Sustained business reforms over the past several years helped India jump 23 places to move to 77th position in this year’s global ease of Doing Business rankings. India carried out six business reforms during the past year, earning the credentials of being a top global improver for a second consecutive year, says the World Bank Group’s Doing Business 2019: Training for Reform report, released today. Last year India was ranked at 100.
The latest reforms were in the Doing Business areas of Starting a Business, Dealing with Construction Permits, Getting Electricity, Getting Credit, Paying Taxes, and Trading Across Borders. On the measure of absolute progress towards best practice, India significantly improved its Doing Business score to 67.23, from 60.76 last year.
This is the second consecutive year that India has been recognized as a top improver. India is the only South Asian country to achieve this distinction two years in a row, and only nine other countries have accomplished this since 2011.
“India’s strong reform agenda to improve the business climate for small and medium enterprises is bearing fruit. It is also reflected in the government’s strong commitment to broaden the business reforms agenda at the state and now even at the district level,” said Junaid Ahmad, World Bank Country Director in India. “Going forward, a continuation of this effort will help India maintain its goal of strong and sustained economic growth and we look forward to recording these successes in the years ahead,” he added.
During the past year, India made Starting a Business easier by fully integrating multiple application forms into a general incorporation form. India also replaced the value added tax with the Goods and Services Tax (GST) for which the registration process is faster in both Delhi and Mumbai, the two cities measured by the Doing Business report. In addition, Mumbai abolished the practice of site inspections for registering companies under the Shops and Establishments Act. As a result, the time to start a business has been halved to 16 days, from 30 days.
With streamlining of processes, India made it faster and less expensive to obtain a construction permit. It also improved building quality control by introducing decennial liability and insurance. The cost for completing all procedures to build a warehouse has been slashed to 5.4 percent of the warehouse value, from 23.2 percent earlier, while the total time needed for obtaining a permit has been reduced to 95 days, from 144 days. India’s continued effort to make Dealing with Construction Permits easier has this year catapulted the country to a global rank of 52, from 181 last year.
While there has been substantial progress, India still lags in areas such as Enforcing Contracts (ranked 163 globally) and Registering Property (166). It takes 69 days and costs about 8 percent of the property value to register a property, compared to 20 days and 4.2 percent among high income OECD economies. And, it takes 1,445 for a company to resolve a commercial dispute through a local first-instance court, almost 3 times more than the 582 days needed in high income OECD economies.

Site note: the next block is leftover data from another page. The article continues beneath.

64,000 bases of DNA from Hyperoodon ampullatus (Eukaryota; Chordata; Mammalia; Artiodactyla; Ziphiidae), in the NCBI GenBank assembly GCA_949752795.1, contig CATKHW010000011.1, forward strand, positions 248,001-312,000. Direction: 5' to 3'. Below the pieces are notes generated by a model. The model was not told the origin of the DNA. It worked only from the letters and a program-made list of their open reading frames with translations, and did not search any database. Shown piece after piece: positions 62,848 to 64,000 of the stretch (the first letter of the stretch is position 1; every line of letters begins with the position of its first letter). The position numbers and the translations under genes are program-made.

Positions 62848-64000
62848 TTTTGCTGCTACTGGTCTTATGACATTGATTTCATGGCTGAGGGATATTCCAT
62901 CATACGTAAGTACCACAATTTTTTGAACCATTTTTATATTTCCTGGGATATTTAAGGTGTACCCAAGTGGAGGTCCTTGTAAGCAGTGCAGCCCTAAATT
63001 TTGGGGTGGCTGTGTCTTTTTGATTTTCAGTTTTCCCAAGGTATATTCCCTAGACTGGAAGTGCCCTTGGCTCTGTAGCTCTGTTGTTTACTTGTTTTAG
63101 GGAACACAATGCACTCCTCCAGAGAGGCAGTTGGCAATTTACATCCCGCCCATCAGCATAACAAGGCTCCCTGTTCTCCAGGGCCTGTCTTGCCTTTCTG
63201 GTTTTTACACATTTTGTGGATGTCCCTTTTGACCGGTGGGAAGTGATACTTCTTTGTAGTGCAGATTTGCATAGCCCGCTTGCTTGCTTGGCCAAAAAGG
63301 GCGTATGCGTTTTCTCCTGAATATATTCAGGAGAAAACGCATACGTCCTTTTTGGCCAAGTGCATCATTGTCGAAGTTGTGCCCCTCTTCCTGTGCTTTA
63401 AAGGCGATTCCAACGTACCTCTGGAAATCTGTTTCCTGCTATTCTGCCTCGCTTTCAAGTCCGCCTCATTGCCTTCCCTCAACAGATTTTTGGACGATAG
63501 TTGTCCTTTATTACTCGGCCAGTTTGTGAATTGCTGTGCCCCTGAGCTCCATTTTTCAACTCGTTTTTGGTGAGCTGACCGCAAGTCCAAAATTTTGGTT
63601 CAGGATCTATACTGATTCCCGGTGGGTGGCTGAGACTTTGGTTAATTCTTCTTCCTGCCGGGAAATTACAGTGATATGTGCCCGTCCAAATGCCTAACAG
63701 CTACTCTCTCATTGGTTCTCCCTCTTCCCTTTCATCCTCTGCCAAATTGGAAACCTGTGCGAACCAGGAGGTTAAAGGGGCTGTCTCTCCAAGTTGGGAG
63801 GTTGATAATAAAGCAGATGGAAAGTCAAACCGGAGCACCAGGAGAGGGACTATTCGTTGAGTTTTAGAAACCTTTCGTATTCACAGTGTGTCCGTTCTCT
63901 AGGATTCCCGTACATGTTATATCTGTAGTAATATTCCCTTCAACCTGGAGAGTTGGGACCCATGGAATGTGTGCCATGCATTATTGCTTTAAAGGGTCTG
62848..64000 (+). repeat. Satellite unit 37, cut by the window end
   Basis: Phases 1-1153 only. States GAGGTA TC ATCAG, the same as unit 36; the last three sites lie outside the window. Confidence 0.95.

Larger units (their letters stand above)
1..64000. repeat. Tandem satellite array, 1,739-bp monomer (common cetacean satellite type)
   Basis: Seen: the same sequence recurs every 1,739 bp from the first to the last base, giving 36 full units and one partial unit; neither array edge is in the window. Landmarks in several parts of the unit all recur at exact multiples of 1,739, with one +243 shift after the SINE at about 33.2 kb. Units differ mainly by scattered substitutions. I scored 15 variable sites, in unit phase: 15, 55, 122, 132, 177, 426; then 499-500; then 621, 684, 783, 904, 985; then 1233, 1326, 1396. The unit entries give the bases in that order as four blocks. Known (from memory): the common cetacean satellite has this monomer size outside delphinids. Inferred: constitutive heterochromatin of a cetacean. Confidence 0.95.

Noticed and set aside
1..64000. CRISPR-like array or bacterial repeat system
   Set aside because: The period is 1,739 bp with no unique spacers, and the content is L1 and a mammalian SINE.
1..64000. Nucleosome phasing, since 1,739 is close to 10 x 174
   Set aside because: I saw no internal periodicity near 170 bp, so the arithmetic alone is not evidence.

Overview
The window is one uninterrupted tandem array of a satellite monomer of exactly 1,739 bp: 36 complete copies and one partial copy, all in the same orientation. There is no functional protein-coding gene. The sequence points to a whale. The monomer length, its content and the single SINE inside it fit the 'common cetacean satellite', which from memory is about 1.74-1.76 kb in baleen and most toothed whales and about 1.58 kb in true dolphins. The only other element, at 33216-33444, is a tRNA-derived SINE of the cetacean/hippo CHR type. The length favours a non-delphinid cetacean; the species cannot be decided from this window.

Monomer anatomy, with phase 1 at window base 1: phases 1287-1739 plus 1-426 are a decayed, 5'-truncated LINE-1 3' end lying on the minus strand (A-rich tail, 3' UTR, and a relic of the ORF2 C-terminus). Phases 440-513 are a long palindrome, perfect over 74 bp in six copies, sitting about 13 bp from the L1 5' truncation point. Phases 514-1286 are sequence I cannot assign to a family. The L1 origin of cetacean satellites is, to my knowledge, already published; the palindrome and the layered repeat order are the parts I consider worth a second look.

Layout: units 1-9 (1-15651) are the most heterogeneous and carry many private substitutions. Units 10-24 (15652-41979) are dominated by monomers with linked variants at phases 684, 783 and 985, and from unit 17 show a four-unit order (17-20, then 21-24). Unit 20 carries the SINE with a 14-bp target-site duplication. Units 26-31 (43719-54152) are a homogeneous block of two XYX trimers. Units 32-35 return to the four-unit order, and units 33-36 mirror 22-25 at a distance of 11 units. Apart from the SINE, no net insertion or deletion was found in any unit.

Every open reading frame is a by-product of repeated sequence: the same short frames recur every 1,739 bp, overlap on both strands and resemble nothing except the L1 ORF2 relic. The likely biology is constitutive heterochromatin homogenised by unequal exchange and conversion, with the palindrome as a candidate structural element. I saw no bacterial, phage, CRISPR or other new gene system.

Getting Electricity was made cheaper and faster in Delhi with the cost for low voltage connections reduced by more than 30 percent of the income per capita, while the time needed was reduced to 31 days, from 39 days.
India made Paying Taxes easier by merging diverse sales taxes into a single General Sales Tax (GST). This is another area in which reforms have been carried out for a third consecutive year.
And, importing and exporting was made more efficient for a third consecutive year. The latest reform initiatives included electronic submission of documents and upgrading of port infrastructure. As a result, the time needed for exporters to comply with documentation requirements was reduced to 14 hours, from 38 hours.
India performs well in the area of Getting Credit. This year, the country further strengthened access to credit by amending its insolvency law to give secured creditors absolute priority over other claims in insolvency proceedings. The country’s global rank in getting Credit improved to 22 this year.
India also performs particularly well in the area of Protecting Minority Investors, with a global rank of 7, and scoring a perfect 10 in the index measuring shareholders’ rights and role in major corporate decisions.
This year, Doing Business collected data training of customs clearance officials and brokers and finds that training results in lower border and documentary compliance times, easing the movement of goods across borders. The report notes that India has supported its ambitious reform agenda by providing regular training to both customs officials and private sector agents, as well as by establishing Customs Clearance Facilitation Committees which bring together actors involved in international trade at regular meetings.>